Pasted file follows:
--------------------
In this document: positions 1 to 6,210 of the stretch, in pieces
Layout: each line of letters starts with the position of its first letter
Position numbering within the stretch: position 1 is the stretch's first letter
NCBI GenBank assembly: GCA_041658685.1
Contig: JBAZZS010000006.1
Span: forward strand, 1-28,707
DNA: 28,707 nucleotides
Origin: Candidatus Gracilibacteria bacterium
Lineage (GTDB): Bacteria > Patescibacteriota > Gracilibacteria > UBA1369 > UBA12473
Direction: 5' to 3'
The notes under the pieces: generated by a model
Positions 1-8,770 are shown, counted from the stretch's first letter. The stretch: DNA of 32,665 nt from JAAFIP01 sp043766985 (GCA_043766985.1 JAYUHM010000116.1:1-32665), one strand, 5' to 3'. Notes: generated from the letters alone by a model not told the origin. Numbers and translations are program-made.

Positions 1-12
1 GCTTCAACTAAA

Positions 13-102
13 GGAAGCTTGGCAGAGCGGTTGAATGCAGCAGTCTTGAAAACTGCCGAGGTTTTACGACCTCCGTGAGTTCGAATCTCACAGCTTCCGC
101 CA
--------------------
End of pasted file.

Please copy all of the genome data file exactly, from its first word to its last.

In this document: positions 1 to 6,210 of the stretch, in pieces
Layout: each line of letters starts with the position of its first letter
Position numbering within the stretch: position 1 is the stretch's first letter
NCBI GenBank assembly: GCA_041658685.1
Contig: JBAZZS010000006.1
Span: forward strand, 1-28,707
DNA: 28,707 nucleotides
Origin: Candidatus Gracilibacteria bacterium
Lineage (GTDB): Bacteria > Patescibacteriota > Gracilibacteria > UBA1369 > UBA12473
Direction: 5' to 3'
The notes under the pieces: generated by a model
Positions 1-8,770 are shown, counted from the stretch's first letter. The stretch: DNA of 32,665 nt from JAAFIP01 sp043766985 (GCA_043766985.1 JAYUHM010000116.1:1-32665), one strand, 5' to 3'. Notes: generated from the letters alone by a model not told the origin. Numbers and translations are program-made.

Positions 1-12
1 GCTTCAACTAAA

Positions 13-102
13 GGAAGCTTGGCAGAGCGGTTGAATGCAGCAGTCTTGAAAACTGCCGAGGTTTTACGACCTCCGTGAGTTCGAATCTCACAGCTTCCGC
101 CA